Hi, I am sort of new to TF. I have been into one type of fermented foods or another for a while. Right now I just dove head first into fermenting this past week since I found a copy of Nourishing Traditons cheap at a used book store!
I am starting out with:
I hope to start the following this week:
Aside from the fermenting I'm not sure what other pieces of wisdom I should expand upon. I am really pondering stoping being vegan and starting to drink raw milk and eat raw cheese and fre range eggs. I am hoping to cut out more grains from my diet and can not think of a way to have a balanced nutritious diet without grains and remaining vegan.
I think my biggest challanges will be cutting out beans since there a large source of protein for us now. Are raw nuts acceptabel in TF? Or are they only 'not allowed in paleo diets?
Wow I have a lot to learn and not much time to read, I guess I'd just better take the book to the kitchen each day and get started that way!
be good family...
beans and nuts can be TF if properly prepared.
i disagree w/ NT on preparing beans w/ acid base, but instead suggest soaking them in an alkaline base (baking soda) for 24 hours.
for nuts, soak or sprout. i usually do almond milk from soaked almonds (i buy raw in bulk from Just Almonds in California), but you can soak and also dehydrate.
but if you're stepping back from grains and legumes, i'd support raw dairy and especially good quality eggs.
i love my raw cheese and pastured eggs. for my kids, having the raw milk on hand is my go-to health food for all purposes. and i don't regret it. we've never been vegan, but i was a raw foodist for years, and raw dairy really carried me as i need a dense source of protein every day. w/ my son i couldn't handle much meat (transitioning off of raw foods) but could do raw cheese, and also did stock based soups. since i've been grain intolerant for years (except for some quinoa and sometimes sourdough rice) it's been a balancing act for sure! but want to say that grains and beans can be a great part of the diet if prepared well and if you body tolerates them. i think finding the sources that work best for you is also a key part. no one in my family or world loves quinoa like i do, but it's the one grain that i can eat almost daily. that said, my kids and hubby are perfectly satisfied w/ pastured butter and sourdough rice bread as their staple.
How do you make sourdough rice bread?
I always sprout my beans, here's easy instructions http://www.cookingtf.com/2011/04/19/why-i-no-longer-soak-my-beans/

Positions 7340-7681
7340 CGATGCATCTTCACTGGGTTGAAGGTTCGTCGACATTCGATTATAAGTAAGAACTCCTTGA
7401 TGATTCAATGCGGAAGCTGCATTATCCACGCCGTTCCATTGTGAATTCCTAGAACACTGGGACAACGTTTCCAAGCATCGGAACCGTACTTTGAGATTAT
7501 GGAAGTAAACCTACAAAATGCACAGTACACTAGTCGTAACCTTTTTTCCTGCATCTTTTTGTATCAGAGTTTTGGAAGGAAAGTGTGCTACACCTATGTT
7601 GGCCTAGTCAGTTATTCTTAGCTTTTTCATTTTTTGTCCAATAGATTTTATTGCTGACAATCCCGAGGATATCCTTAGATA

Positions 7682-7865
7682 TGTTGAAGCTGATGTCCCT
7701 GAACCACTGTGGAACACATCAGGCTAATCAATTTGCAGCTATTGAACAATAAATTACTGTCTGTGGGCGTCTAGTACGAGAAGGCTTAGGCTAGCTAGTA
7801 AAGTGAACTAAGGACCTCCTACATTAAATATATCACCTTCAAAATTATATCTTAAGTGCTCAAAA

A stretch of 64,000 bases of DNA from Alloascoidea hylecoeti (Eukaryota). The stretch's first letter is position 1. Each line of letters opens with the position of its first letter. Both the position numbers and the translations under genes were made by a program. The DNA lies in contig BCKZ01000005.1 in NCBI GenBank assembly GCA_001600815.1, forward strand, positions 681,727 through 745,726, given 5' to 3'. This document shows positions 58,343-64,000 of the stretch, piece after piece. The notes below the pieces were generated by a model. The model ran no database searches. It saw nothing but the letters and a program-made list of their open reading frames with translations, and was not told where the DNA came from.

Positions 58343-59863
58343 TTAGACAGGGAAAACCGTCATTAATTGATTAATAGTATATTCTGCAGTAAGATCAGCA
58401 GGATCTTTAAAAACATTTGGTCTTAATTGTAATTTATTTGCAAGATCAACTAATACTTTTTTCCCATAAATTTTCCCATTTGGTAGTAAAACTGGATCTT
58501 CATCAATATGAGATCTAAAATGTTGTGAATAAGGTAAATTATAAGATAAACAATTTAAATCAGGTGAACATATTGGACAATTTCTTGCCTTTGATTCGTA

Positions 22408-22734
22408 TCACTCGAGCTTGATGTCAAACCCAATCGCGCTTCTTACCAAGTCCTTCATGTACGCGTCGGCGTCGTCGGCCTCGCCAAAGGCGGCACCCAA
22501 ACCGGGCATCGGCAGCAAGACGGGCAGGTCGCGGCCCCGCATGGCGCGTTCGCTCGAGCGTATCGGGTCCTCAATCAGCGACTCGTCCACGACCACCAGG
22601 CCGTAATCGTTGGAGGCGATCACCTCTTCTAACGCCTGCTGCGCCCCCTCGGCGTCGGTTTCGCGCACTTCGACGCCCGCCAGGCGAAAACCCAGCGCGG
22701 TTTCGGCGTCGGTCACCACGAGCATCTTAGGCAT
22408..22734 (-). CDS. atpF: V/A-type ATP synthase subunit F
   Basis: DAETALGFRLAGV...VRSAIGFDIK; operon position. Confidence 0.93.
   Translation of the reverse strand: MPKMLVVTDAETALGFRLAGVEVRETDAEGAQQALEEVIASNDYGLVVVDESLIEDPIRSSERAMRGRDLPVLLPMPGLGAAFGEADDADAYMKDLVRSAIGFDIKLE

IMO, nuts and seeds are good, but not meant to be the main part of the diet. As a snack sometimes, sure. Soak or sprout them first.
rice likes to sour and has lots of good yeasties on it making it very easy to sour.
i grind FRESH gluten-free rice (many brands are cross-contaminated and i react to all of them, so i order Lundberg Farms in bulk and have had no problems since going that route)- usually i grind fresh every other day. and i mix the warm fresh ground rice w/ clean water (no chlorine)- sometimes i start w/ a smaller bowl, and 1 cups to 1/2-2/3 cup of water until all the rice is moist but not soggy or watery. then i cover w/ a clean cotton towel and place in a warm spot (oven w/ light on, except i always burn out my oven light) for 24-48 hours. if you place it in a glass measuring cup, you can watch the bubbles form in the batter. it doesn't 'rise' like gluten flours, but it definitely gets a yeasty smell, and a light bubbly texture. then mix starter into larger batch of flour and enough water to make it moist but not runny. let sit for 8-24 hours. remove 1/2 cup from each batch before cooking it up.
then i add eggs, sometimes fat, baking soda, and make pancakes or sourdough bread in an oven at 405 for 45-60 min.
HouseofPeace, would this work with already ground up rice flour and just enough flour to absorb the starter? It sounds like it would make a really good bread!
I use Lundberg organic brown rice flour if that helps (I buy it in bulk on Amazon).
Something to look into is anerobic fermentation using Pickl-It jars! Lots of people switch to this method after using mason jars for fermenting.
yes- i can't see why it wouldn't. i'd play w/ it for sure. the starter grows very easily, and just moist enough to get the flour sour is best.